Graeme McDowell and Webb Simpson are nowhere near even the top 100 longest hitters on tour, so how are they adjusting their schedule to counter that?

There’s a nice bit of irony in that the weekend’s winners were Graeme McDowell and Webb Simpson, respectively 165th and 145th on last year’s PGA Tour driving distance stats.

Finally, the USGA and R&A have put together a put together a report into the long-term impacts of hitting distances in the game.

One of the biggest aspects of the past decade or so has been the negating of the skills of those who can’t comfortably fly it over 300 yards. Players like Luke Donald try to keep up and adapt a swing that has got them to World No. 1 in the search for a few extra yards.

We now think nothing of a course that measures 7,500 yards and we immediately point to the beacon that is Hilton Head as somewhere where length doesn’t matter. And then we start mumbling about Sawgrass, or the 10th at Riviera, where strategy is king, before retreating into the ennui that is now tournament golf.

Bomb it, wedge it, repeat to fade. There was even a story a few years ago that Dustin Johnson didn’t hit anything longer than a 6-iron into any par 4.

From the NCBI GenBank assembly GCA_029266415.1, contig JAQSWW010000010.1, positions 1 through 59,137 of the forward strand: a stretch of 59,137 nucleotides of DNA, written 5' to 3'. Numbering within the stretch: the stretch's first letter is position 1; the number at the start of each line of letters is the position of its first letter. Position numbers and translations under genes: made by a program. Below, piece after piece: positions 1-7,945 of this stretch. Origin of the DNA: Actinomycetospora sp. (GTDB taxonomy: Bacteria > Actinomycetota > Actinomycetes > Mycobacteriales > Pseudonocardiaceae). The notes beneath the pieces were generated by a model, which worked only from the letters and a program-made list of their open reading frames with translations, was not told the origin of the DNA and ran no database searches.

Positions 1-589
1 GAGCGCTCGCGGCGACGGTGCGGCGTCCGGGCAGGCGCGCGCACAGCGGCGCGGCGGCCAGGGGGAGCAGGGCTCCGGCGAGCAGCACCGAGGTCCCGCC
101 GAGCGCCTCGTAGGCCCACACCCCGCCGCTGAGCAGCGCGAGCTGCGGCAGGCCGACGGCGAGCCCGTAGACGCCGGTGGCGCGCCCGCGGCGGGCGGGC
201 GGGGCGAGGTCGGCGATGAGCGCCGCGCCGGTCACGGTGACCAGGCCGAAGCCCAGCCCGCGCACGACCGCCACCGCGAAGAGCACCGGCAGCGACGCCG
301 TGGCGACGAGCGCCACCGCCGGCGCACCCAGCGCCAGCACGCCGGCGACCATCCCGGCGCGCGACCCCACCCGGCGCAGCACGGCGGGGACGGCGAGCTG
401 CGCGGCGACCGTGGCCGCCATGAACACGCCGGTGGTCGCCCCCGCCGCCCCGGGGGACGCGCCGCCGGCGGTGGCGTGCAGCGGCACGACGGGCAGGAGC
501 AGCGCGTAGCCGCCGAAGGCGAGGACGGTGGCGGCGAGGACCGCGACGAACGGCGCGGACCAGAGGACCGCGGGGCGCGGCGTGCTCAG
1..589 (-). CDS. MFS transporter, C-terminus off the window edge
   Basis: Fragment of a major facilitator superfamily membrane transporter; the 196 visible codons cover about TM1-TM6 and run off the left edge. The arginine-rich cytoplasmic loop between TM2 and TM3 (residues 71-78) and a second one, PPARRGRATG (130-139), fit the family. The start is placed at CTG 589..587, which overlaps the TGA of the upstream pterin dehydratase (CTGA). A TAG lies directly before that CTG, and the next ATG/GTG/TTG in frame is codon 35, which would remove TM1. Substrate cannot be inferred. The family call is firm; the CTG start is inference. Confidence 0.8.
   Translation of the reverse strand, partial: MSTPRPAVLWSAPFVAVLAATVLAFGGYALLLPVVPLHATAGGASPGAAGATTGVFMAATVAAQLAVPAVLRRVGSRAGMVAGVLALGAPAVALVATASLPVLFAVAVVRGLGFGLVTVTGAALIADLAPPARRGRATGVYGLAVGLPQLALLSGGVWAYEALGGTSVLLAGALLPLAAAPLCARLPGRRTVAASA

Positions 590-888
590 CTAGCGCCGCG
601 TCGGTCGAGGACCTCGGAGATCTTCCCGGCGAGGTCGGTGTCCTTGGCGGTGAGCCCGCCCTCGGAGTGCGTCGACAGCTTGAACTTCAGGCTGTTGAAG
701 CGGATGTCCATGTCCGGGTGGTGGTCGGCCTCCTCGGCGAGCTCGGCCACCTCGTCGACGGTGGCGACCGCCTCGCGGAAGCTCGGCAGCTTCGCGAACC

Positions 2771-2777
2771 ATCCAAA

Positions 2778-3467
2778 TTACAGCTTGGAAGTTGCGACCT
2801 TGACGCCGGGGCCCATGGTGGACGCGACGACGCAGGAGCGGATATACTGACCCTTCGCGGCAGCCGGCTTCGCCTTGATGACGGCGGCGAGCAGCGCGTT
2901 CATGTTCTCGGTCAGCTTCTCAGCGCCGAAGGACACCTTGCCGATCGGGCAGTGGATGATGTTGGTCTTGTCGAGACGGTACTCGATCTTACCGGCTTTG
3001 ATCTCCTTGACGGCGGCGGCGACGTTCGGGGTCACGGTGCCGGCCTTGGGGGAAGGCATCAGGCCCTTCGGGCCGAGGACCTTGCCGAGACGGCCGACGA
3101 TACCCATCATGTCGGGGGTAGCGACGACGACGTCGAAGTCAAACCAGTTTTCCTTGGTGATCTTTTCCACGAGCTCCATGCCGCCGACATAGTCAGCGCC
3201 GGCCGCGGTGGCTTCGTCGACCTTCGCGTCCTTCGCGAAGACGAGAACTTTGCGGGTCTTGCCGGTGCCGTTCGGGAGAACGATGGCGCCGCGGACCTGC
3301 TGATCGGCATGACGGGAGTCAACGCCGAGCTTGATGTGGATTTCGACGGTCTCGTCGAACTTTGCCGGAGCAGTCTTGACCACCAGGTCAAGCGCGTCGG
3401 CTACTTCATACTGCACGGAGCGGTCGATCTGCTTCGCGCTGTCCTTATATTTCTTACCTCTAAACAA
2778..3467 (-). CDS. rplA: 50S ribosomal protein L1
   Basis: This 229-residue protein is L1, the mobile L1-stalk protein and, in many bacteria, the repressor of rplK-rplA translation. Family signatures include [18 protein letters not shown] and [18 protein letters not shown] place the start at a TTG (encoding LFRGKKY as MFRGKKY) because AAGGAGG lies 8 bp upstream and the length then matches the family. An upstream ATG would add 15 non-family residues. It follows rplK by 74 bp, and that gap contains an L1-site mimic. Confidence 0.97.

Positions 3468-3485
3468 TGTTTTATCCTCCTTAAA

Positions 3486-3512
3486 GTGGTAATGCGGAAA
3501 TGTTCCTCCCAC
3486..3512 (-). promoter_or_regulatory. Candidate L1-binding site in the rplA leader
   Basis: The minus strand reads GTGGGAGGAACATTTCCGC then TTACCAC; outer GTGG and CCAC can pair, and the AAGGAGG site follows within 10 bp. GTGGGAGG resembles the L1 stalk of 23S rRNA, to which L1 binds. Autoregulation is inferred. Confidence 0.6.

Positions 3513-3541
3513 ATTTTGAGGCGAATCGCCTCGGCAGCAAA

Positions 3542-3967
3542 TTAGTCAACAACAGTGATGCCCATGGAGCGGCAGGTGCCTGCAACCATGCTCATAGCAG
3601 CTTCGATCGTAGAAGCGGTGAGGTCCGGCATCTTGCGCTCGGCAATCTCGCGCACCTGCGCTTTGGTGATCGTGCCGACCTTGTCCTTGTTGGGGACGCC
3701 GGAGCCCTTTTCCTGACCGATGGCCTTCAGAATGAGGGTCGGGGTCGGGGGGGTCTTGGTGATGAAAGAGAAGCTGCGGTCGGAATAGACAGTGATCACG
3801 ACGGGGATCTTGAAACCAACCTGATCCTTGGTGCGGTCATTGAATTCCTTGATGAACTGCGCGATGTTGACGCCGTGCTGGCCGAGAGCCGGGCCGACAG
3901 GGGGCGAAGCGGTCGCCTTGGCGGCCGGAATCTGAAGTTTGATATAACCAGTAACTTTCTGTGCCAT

When asked how much harder it is for a player like McDowell to win these days his reply was very telling.

“Thankfully, there’s still Hilton Head and…” he started before being prompted.

“Pebble, there you go,” he added. “I look at a course like [TPC Scottsdale]. I haven’t been to Phoenix since 2006 because JB Holmes won back-to-back there and I thought, well that’s the end of this place for me. I looked at the leaderboard and I feel like all I saw was Tony Finau and JB Holmes and Wyndham Clark – guys that I know all hammer the ball.

“Thankfully, there is still more to golf than hitting it 350 but there’s certain courses that you feel like you are two shots behind per round standing on the 1st tee because guys are going to be getting on 5s that you can’t get on and you just you’ve got to do it a different way. It used to be there was only three or four uber-long guys, now there’s like 34 of them. There’s just more guys hitting it a long way.”

Simpson, the winner in Phoenix, began working with a trainer three years ago to get longer but also to do it in small steps so not to compromise anything in accuracy.

“We have picked up a mile and a half to two miles an hour for the last two years and so we have made jumps,” he said. “But I just didn’t want to do it overnight. I didn’t want to really take away from something that I’ve always done, which is when I’m, for the most part, playing well, hitting fairways.

“We have the luxury on the PGA Tour to pick where we want to play, which is a really nice luxury to have. I, on purpose, stay away from certain places that I don’t think give me good chances to win. Not hitting it that far but playing well the last couple years is a lot of being smart about where I’m playing.

“I don’t mind playing longer tracks, it’s just harder to win.”